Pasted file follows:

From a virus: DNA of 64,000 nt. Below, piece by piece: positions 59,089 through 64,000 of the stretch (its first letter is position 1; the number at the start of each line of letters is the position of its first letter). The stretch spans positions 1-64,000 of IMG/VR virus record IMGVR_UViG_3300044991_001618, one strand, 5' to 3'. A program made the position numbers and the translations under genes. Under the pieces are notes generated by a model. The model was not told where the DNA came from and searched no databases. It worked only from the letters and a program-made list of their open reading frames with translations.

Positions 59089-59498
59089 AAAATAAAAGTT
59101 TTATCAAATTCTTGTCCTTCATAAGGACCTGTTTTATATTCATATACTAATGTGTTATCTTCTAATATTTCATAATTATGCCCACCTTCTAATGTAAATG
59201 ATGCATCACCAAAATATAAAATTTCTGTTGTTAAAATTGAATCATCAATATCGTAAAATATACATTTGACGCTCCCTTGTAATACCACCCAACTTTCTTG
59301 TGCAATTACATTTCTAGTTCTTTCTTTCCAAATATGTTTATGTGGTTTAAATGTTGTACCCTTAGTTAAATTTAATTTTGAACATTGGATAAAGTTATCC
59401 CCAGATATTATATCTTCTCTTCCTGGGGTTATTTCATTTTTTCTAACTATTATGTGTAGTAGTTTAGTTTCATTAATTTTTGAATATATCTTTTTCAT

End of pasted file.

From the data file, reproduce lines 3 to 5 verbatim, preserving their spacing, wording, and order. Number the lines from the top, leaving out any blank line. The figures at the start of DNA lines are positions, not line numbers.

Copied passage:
59089 AAAATAAAAGTT
59101 TTATCAAATTCTTGTCCTTCATAAGGACCTGTTTTATATTCATATACTAATGTGTTATCTTCTAATATTTCATAATTATGCCCACCTTCTAATGTAAATG
59201 ATGCATCACCAAAATATAAAATTTCTGTTGTTAAAATTGAATCATCAATATCGTAAAATATACATTTGACGCTCCCTTGTAATACCACCCAACTTTCTTG